COP22: African agriculture gains momentum to produce more food with less water
Africa and agriculture are two topics stressed by the Morrocan government at the 22nd climate summit that is taking place in Marrakesh, Morocco.
Countries in the Northwestern Maghreb-region are very much aware their agriculture is facing more mega droughts. The existing, mostly traditional, agriculture has only a very limited drought tolerance, so adaptation to new methodes is envitable.
More resilient and more productivity
At the COP22 this was marked by the launch of the Adaptation of African Agriculture (AAA), highlighting a sustainable increase in productivity and agricultural incomes, as well as adaptation and the building of resilience to climate change. The new initiative aims to contribute to the roll-out of specific agricultural projects.
The launch shows that climate adaptation is gaining more momentum at the annual cimate summit that used to focus only on the transition to renewable energy.
Drastic reduction of agricultural water use
The Holland pavilion at the climate summit also adressed the drought risk for the African farmers by showing two Dutch supported initiatives that can drastically reduce the amount of water used in farming.
At the pavilion Nicolaas Visser, agricultural counsellor for Northern Africa at the Embassy of the Kingdom of the Netherlands in Morocco, points out the impact of both initiatives have a potential of up to 90% water reduction by efficiently delivering water directly to plants.
One of the initiatives is a greenhouse project near the Moroccan coastal city of Adagir. Together with the Morrocan ministry of agriculture the Dutch embassy created a centre of excellent in horticulture to pilot new innovative greenhouse technologies to increase the productivity per square meter.
Together with the Wageningen University a green house has been designed that specifically meets the local climate conditions with extreme temperature and dropping water availability.
“Farmers are growing tomatoes in greenhouses that were originally designed for bananas”, says Visser. “By introducing hydroponic cultivation and a smart ventilation, we think we are to reduce the water from 40 liter water per kilogram tomatoes to only 4 liter”.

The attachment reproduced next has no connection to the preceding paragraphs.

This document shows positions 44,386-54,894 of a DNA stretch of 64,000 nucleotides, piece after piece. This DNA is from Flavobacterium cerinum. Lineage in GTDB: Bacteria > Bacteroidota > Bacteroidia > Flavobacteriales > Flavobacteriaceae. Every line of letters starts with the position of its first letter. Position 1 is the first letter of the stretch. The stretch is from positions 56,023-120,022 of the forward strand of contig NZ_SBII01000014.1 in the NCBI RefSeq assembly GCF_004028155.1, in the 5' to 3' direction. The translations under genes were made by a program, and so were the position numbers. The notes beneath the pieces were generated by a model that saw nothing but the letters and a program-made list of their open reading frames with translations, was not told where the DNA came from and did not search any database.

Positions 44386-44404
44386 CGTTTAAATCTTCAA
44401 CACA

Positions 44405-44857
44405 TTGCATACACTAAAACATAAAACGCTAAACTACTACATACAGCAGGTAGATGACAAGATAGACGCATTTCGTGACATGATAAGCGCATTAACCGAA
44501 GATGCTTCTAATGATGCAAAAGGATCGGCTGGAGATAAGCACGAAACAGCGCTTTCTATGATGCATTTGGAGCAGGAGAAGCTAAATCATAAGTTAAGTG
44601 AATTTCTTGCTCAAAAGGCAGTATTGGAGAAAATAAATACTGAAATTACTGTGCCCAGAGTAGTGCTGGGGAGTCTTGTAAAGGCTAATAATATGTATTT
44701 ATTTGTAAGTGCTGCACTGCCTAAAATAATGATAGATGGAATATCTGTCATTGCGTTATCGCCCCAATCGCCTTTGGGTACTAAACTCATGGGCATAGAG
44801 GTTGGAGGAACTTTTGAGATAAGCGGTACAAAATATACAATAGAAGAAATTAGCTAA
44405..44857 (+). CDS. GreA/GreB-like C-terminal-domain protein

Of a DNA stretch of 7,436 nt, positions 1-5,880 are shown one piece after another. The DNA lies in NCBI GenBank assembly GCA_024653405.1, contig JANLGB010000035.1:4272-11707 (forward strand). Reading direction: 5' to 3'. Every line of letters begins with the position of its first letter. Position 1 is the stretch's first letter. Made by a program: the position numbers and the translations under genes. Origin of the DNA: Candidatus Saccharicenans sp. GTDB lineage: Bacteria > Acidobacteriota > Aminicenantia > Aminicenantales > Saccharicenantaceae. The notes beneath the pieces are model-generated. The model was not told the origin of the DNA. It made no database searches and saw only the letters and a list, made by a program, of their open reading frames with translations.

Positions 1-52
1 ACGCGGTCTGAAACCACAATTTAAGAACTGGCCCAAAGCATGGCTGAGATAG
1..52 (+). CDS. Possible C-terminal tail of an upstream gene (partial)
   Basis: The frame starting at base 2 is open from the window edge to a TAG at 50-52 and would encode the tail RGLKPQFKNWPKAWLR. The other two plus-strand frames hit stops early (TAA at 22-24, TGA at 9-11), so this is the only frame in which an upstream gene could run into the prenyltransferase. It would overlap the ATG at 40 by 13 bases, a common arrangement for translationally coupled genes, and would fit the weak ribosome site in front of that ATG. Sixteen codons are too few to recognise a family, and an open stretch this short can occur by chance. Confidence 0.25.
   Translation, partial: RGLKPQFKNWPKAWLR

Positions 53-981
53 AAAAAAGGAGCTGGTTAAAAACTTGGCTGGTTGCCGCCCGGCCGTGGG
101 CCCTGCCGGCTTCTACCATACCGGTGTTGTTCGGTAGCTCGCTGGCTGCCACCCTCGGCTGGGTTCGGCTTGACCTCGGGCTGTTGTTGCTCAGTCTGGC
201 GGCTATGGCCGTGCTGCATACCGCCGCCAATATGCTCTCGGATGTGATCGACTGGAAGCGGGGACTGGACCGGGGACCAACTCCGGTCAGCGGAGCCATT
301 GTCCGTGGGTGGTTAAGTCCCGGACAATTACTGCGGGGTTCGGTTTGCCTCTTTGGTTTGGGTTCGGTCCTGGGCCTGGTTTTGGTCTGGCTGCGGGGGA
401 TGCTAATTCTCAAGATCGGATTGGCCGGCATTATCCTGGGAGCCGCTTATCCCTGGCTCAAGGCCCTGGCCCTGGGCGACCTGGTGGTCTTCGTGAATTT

The construction of the first 1 ha greenhouse is expected to start early next year. “It will be a demonstration greenhouse so we can optimize the inside growing conditions to the local circumstances”, Visser adds.
The second initiative shown at the Holland pavilion at the COP22 is the El Oued sustainable water project for potato production in Algeria.
“Algeria is importing potatoes and is interested in smart methods to increase their own national prodution”, Visser explains. “Currently their potatoes are grown at tenthousands 1 ha cicular pivots that use groundwater from ancient underground aquifer. Nobody knows to what extend the water withdrawal inluences the acquifer.”
With support from the Dutch governement a project has started to replace the current potato cultivation with a totally new methode, combining fertilisation and irrigation in the undergroud. The underground irrigation delivers the water closely to the potato itself. This excludes the current water loss due to evaporation.
“In the Netherlands a machine has been developed that can create a ground wall, plant the potato in it and burries the drain. All in one go”, Visser continues.
Mid-2017 the first plot of 5 ha is expected to be constructed. Visser expects a water saving of 80 percent.
The Holland pavillion shows a real greenhouse with hydroponic cultivation. A group of Dutch suppliers is present as the Desert Growing collective for the turn key delivery of greenhouses.